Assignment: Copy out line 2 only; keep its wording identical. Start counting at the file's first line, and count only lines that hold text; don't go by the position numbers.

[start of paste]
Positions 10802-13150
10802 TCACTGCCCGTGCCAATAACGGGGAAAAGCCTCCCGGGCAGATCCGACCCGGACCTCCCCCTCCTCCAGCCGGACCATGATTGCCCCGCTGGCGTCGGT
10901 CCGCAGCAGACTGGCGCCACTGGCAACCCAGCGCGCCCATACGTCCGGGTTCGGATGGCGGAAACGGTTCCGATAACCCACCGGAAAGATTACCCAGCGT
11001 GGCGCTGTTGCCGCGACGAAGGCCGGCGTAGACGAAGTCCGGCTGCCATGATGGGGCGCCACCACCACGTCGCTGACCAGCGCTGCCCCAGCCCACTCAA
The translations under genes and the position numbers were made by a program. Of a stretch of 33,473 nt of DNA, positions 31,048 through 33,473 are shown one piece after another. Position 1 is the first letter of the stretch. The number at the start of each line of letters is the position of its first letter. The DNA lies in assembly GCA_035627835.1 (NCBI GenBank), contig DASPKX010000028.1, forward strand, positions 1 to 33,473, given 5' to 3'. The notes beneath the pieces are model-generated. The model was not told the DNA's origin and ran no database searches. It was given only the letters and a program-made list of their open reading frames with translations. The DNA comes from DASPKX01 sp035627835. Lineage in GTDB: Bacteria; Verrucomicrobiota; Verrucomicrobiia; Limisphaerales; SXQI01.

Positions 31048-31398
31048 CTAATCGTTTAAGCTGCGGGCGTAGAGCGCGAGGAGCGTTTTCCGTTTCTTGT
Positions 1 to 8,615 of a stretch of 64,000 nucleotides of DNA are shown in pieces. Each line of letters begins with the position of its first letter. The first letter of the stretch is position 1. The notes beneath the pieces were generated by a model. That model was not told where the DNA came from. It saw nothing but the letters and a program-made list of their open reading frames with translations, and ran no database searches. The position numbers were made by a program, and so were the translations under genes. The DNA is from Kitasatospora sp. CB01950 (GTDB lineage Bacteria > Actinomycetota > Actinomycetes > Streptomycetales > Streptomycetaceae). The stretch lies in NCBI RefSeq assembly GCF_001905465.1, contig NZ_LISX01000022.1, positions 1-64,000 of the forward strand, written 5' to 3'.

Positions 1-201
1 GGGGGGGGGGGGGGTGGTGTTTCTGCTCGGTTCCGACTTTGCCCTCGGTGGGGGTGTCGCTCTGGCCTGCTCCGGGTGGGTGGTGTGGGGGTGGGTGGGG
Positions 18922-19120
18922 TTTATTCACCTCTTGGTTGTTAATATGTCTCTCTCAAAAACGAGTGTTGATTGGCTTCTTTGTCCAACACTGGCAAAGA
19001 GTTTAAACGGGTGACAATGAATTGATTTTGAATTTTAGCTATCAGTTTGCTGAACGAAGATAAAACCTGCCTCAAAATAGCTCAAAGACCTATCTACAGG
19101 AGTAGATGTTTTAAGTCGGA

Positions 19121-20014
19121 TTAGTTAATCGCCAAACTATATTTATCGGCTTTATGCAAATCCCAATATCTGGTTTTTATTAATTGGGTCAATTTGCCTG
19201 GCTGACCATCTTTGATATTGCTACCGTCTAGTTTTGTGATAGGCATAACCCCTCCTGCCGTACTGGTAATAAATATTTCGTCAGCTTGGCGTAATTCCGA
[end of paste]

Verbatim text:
10802 TCACTGCCCGTGCCAATAACGGGGAAAAGCCTCCCGGGCAGATCCGACCCGGACCTCCCCCTCCTCCAGCCGGACCATGATTGCCCCGCTGGCGTCGGT